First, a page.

The truth about New York's Scaffold Law is irrefutable and Cornell University agrees. A recent study done by Cornell University uncovers the ugly truth about New York's antiquated Section 240 of the Labor Law, more commonly known as the Scaffold Law. The law was created in 1885 and has remained unchanged over the years in spite of greatly improved materials, methods, safety procedures and equipment. The law was put into effect in the days when contractors used wooden scaffolding to build high rise buildings in New York City. Today no other state in the country has such a law. In fact, the Cornell study suggests there is no other law like this on this planet.
The last state in the United States to have such a law was Illinois and they abolished it in 1995. So what were the results when Illinois put an end to the law? In a study done by the Bureau of Labor Statistics in Illinois from 1995 to 2006 found that construction fatalities fell from 1.7 per 100,000 to -2 per 100,000 and construction injuries fell from 2.7 per 100 workers to 0.7 per 100 workers. That same study found that construction jobs on an annual basis increased from roughly 220,000 annually to a high of almost 280,000 jobs.
The Illinois law is now history and the Bureau of Labor Statistics has it well documented. Now let's look to the future and a study done by Cornell Universities Rockefeller Institute of Government. It was co-written by Michael Hattery, PhD, Director of Local Government Studies and R. Richard Geddes, PhD, Director, Cornell Program in Public Infrastructure Policy. The study debunks the myths surrounding the law and points to the facts of its effects on New York's economy. The study finds the Scaffold Law costs taxpayers $785 million annually. In 2014 the New York City School Construction Authorities insurance premiums soared to $240 million, up by $140 million from 2013. The Scaffold Law is estimated to add $200-400 million in additional costs to the construction of the new Tappan Zee Bridge. Local governments pay higher costs for capital projects, whether the work is done directly or through private contractors. For example, liability costs on joint New York-New Jersey bridge projects are more than double on the New York side. More than half of the top 30 highest settlements resulted from Scaffold Law claims, and of those, 25 percent were against public entities. One of those lawsuits was settled by the Union School District in Uniondale, N.Y. for just shy of $15 million. The highest settlement arising from the Scaffold Law in 2012 was almost $100 million. The study also finds that the Scaffold Law adds as much as $10,000 to the cost of building a new home.
For years now trial attorneys and insurance companies have been pointing their fingers at each other claiming the other guy is the one running up insurance premiums. On one hand the number of Scaffold Law cases has increased by 500 percent since 1990 even though the rate of injury has decreased. On the other hand New York's general liability insurance costs are the highest in the nation for construction, and the cost is directly related to the Scaffold Law. The number of carriers that write general liability policies for construction in New York has been steadily declining and there now only two or three carriers who will underwrite in the state. One of our members, who has been in business for 36 years was recently told of a 44-percent insurance premium increase for 2014 and told by their broker he was not sure he could find coverage for them in 2015. I know what you are thinking; they must be a reckless operation. In fact, they have not had an accident in their 36-year history. I have one question for the trial lawyers, if the construction liability insurance market in New York is so lucrative for the insurance companies why are they fleeing the state?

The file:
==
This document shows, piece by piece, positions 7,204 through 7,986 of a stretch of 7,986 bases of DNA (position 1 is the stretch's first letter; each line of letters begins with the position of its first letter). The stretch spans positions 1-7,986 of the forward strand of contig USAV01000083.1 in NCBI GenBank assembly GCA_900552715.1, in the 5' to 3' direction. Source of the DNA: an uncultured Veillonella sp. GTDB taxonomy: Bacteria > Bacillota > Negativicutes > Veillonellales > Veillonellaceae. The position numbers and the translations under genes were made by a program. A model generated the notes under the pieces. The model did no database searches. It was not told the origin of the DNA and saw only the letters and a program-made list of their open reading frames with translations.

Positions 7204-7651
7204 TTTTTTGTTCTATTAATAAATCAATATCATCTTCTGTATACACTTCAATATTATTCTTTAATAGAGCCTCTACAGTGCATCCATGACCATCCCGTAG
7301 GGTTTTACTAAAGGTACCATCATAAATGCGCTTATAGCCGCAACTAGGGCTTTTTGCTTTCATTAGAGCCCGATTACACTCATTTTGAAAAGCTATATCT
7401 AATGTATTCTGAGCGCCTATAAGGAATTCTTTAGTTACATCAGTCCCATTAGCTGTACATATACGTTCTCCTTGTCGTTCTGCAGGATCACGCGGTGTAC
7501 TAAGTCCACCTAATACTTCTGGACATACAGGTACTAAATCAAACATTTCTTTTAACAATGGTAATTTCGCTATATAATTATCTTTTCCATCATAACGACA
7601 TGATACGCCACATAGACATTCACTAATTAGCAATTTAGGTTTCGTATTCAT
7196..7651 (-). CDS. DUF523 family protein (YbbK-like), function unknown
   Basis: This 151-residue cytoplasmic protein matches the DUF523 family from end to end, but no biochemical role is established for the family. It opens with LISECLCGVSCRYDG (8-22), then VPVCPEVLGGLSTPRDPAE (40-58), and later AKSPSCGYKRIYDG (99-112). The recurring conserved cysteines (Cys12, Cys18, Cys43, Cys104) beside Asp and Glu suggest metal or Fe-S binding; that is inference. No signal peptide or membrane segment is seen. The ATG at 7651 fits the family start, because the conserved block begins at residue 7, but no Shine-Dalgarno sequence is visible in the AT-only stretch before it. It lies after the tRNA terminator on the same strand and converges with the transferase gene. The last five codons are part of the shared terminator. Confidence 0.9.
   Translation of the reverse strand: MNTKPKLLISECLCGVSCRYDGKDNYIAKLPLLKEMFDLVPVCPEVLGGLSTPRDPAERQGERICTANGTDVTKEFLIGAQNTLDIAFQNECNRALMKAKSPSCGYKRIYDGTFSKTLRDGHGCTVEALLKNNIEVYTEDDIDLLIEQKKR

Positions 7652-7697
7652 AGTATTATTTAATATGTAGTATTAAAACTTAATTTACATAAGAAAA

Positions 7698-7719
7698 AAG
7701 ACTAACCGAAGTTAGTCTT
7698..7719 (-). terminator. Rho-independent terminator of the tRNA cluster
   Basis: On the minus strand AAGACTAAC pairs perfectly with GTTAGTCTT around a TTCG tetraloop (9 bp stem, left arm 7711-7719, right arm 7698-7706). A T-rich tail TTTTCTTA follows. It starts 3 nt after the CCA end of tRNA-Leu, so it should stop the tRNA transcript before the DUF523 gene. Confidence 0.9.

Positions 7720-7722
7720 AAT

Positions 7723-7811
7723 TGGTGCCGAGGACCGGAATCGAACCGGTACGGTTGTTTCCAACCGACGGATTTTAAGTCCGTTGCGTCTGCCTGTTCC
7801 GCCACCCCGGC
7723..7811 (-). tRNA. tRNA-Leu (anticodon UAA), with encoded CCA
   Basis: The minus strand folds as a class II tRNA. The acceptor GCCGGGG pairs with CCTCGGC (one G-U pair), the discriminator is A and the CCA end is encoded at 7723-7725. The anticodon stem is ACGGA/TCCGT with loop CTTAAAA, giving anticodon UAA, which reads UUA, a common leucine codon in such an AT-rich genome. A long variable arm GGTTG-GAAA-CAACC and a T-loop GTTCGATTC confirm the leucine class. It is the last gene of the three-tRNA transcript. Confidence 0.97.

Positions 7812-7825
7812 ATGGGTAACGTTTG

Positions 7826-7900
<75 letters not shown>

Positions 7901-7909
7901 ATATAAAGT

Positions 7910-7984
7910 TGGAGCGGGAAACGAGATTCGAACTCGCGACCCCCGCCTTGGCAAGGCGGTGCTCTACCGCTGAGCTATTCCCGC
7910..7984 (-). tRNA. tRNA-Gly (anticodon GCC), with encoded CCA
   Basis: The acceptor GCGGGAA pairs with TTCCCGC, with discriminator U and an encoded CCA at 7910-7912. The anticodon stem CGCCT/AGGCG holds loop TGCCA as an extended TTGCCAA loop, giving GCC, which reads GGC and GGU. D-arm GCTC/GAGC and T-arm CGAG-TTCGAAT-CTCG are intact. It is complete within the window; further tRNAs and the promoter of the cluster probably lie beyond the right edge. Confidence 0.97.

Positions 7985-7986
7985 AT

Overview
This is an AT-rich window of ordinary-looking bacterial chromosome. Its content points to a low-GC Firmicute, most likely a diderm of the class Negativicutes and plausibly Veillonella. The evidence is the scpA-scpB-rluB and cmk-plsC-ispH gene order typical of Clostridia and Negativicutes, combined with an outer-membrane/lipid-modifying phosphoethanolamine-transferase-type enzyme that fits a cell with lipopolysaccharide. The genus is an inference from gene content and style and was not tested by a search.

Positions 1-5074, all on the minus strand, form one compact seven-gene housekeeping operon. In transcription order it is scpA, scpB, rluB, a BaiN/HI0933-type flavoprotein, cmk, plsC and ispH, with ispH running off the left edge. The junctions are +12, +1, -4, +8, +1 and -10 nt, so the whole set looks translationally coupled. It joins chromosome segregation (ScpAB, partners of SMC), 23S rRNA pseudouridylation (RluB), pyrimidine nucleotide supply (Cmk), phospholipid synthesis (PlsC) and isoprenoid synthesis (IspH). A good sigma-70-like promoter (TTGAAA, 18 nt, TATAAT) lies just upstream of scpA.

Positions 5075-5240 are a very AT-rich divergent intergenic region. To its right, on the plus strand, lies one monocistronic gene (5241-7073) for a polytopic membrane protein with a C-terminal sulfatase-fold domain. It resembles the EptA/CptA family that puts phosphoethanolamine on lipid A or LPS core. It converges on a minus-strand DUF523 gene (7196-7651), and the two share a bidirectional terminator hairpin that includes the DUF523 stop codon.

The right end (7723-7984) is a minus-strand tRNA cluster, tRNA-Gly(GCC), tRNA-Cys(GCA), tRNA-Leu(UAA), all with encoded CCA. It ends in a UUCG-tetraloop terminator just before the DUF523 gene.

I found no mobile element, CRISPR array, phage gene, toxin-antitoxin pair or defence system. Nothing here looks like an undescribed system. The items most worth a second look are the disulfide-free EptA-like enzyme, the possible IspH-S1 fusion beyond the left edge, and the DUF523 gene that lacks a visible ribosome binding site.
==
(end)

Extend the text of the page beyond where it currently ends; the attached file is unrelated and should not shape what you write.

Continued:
We don't believe injured employees should not be compensated for their injuries. We do believe they should be held to a comparative negligence like every other law in the state of New York. When trying a case under the Scaffold Law you do get a trial by jury. However, the only reason for the jury is to determine the amount of the award. The contractor is absolutely liable. He or she is not even allowed to enter into evidence any of the circumstances surrounding the injury. For example, under the Scaffold Law, if an employee falls and gets hurt the facts of how the accident happened are irrelevant. It doesn't matter that the employer has trained the employee to use fall protection equipment and supplied him or her with that equipment to do the job. The employee can have a three-martini lunch, go back to work, make a conscious decision to climb to the roof without his safety equipment, that he or she decided to leave in the car, then falls off. The contractor is absolutely liable for that accident and can't even bring up the circumstances under which the accident happened.
In 1885 New Yorkers were still using steamboats and buggy whips. A lot has changed since then. It's time to change this antiquated law and put 27,000 people back to work and $785 million dollars back into the economy. Kudos to our local legislators Senator Young and Assemblyman Goodell for supporting existing reform legislation and to Governor Cuomo as well who publicly stated he wasn't opposed to reforming the law.
The study done by Cornell was released recently and can be viewed at: www.nycji.org/images/documents/2014-02-study-The-Costs-of-Labor-Law-240-on-New-York-Economy-and-Public-Infrastructure.pdf.
Brad Walters is the executive director of the Southern Tier Builders Association Inc. in Falconer.